small classes with dedicated teachers Mgt 186 - supply chain operation management was awesome so was art 2 (ren to present) least favorite class - history 2 it just sucked study time - 4+ hours a day recommended participation is not only expected it helps! intellectual conversations out of class are everyday - turn off the tv and you would be amazed at what your friends think about students are competitive but also work well together and are always willing to help a fellow student - no one has ever intentionally screwed me over to get a better grade unique class - nothing unique per say but i remember every teacher and class supply chain mgt is a newer major, we have a great staff, 100% placement, and fun classes my advisor is awesome and i just go into his office to chat sometimes academic requirements are strict and well rounded - business school needs an ethics class not just taught in other classses lehigh's education is geared to teach you how to problem solve. they make you think for your self and how to be capable of tackling any problem you may encounter whether it be job related or personal
I am one of few female engineers, this makes me stand out in my engineering classes and my professors seem to always know my name and are always willing to help me. I am pretty sure this goes for everyone in the engineering school, but I do realize it is a bit different for my case. My favorite classes so far were my two design foundation classes where we got to work hands on 2D and 3D projects. The problem with these classes was the fact that nothing was given to us in the regard of supplies, which equated to cost quite a lot of money. I felt that the teachers really made an effort to not only understand each student's skills and talents, but also their personalities pertaining to their strengths and weaknesses. The second trouble of this class was that I had to wait to take it because it filled up so quickly because of the lack of faculty members in this department. I think, as a student who has just finished their sophomore year, that Lehigh has geared me to understand the basics of my majors. I assume the career aspect will come when I am closer to graduation.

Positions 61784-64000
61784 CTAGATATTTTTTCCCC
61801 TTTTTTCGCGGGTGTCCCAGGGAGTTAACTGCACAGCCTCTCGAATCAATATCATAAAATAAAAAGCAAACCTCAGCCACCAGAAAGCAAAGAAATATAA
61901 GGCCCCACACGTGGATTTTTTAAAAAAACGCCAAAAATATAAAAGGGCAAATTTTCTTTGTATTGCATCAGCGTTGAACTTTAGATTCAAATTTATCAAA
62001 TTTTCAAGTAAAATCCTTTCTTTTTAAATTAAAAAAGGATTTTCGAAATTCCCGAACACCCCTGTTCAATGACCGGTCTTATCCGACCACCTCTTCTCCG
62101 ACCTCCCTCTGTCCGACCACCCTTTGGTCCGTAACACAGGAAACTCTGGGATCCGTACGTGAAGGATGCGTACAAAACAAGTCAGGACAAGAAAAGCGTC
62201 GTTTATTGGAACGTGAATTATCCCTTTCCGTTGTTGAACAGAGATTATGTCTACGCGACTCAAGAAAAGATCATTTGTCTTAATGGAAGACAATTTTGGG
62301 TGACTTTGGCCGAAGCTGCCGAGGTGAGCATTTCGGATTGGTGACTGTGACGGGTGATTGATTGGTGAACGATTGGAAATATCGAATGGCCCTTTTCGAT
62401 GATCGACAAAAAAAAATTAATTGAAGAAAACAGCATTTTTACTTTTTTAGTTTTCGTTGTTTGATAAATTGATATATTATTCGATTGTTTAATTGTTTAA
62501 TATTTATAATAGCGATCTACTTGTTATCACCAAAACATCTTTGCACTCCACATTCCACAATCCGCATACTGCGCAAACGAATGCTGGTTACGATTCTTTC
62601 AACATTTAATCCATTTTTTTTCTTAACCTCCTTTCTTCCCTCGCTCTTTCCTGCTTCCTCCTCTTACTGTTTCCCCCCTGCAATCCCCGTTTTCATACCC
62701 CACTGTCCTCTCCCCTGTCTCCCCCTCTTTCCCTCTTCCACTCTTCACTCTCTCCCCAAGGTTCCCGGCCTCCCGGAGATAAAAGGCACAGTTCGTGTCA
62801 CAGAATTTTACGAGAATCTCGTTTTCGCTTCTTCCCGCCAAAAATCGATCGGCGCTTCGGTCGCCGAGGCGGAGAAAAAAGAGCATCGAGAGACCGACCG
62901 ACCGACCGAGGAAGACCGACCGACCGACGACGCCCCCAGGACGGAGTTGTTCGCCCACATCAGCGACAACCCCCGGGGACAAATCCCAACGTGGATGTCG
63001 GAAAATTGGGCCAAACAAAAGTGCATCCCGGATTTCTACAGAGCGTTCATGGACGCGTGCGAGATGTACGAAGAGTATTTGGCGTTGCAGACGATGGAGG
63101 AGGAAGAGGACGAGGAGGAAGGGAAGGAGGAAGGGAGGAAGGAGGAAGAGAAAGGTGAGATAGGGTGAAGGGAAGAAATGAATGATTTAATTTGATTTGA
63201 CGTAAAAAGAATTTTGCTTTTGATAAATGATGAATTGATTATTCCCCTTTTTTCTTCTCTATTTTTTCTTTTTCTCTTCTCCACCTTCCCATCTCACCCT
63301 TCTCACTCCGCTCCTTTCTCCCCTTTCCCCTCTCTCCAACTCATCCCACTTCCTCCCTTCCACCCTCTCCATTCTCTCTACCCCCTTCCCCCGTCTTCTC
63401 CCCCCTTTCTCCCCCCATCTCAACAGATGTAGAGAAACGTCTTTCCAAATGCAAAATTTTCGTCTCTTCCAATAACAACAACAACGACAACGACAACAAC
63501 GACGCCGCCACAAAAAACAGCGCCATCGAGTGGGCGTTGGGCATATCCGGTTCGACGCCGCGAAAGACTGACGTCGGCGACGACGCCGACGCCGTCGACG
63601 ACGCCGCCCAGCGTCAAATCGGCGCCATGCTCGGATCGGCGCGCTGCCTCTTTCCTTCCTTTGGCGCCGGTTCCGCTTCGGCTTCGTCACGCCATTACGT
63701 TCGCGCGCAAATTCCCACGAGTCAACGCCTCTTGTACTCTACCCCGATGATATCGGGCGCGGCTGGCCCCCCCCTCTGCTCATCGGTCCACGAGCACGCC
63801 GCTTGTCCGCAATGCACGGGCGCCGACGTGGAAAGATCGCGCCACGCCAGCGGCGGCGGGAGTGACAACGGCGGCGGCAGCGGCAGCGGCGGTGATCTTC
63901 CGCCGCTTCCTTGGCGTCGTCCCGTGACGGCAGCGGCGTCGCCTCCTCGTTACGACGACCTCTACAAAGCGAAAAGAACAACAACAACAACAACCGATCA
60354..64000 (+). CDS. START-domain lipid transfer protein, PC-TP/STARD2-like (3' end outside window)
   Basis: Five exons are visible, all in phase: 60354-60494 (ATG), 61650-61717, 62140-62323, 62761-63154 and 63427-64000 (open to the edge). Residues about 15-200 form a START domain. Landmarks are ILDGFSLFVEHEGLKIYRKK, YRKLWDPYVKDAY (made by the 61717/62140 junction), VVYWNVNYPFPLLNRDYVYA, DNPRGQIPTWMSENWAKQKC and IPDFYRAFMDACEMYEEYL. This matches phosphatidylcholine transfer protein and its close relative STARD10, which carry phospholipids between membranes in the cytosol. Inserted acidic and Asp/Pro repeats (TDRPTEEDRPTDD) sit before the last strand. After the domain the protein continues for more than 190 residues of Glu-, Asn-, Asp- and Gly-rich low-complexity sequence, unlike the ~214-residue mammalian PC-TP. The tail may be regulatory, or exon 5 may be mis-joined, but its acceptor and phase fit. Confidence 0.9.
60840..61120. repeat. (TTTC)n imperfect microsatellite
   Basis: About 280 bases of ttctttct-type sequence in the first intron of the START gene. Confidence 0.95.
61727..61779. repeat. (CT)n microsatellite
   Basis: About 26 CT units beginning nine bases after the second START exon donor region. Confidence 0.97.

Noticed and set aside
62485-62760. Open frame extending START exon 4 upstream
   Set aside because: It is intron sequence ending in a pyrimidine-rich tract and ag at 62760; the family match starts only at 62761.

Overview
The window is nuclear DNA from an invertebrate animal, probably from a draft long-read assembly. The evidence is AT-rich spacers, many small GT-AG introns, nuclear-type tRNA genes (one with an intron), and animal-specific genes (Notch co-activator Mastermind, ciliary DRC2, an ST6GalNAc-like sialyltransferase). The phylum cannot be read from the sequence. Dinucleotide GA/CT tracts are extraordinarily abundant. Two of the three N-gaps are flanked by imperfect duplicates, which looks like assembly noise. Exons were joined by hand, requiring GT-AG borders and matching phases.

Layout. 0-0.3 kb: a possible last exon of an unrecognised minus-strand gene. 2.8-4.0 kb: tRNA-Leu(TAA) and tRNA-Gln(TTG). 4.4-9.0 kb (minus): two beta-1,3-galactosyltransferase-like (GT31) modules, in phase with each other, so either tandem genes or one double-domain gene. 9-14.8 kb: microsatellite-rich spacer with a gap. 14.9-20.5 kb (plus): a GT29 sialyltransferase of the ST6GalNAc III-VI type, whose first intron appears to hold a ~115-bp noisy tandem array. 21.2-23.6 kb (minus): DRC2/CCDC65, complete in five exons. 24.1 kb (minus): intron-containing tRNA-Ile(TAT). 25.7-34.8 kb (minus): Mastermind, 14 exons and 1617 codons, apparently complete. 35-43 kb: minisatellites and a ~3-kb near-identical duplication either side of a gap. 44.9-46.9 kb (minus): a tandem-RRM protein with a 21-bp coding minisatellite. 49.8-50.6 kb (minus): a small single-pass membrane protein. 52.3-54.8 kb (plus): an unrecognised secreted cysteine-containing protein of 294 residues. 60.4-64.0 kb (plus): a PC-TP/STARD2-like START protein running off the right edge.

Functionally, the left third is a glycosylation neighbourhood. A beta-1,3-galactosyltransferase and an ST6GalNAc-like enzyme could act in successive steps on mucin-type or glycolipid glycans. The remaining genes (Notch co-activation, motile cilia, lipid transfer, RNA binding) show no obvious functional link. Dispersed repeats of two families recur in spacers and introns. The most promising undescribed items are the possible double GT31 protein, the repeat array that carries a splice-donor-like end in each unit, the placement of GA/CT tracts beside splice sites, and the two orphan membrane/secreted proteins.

Academics are superb at the school, our accounting department just got rated number one in the nation! The classes are generally around 30 students, unless your a freshmen or sophmore and taking intro level classes, but even so you have small recitations. Depending on the size of the class, attendance may or may not be taken for participation points and the professor may or may not know you personally. Ive had some really great experiences with professors in the business school and some bad ones, but that's going to happen everywhere. As I said, the students are deffinitely intelligent and there's lots of competition and diffcult courses. Being a business student, you get to know a lot of the people in the business school becasue there are so many required courses. The base of courses is definitely geared towards getting a job, especially if your an accounting or finance major. Overall the academics are definitely challenging but manageable, and you'll always find lots of people in either of the two libraries, before, between or after drinking!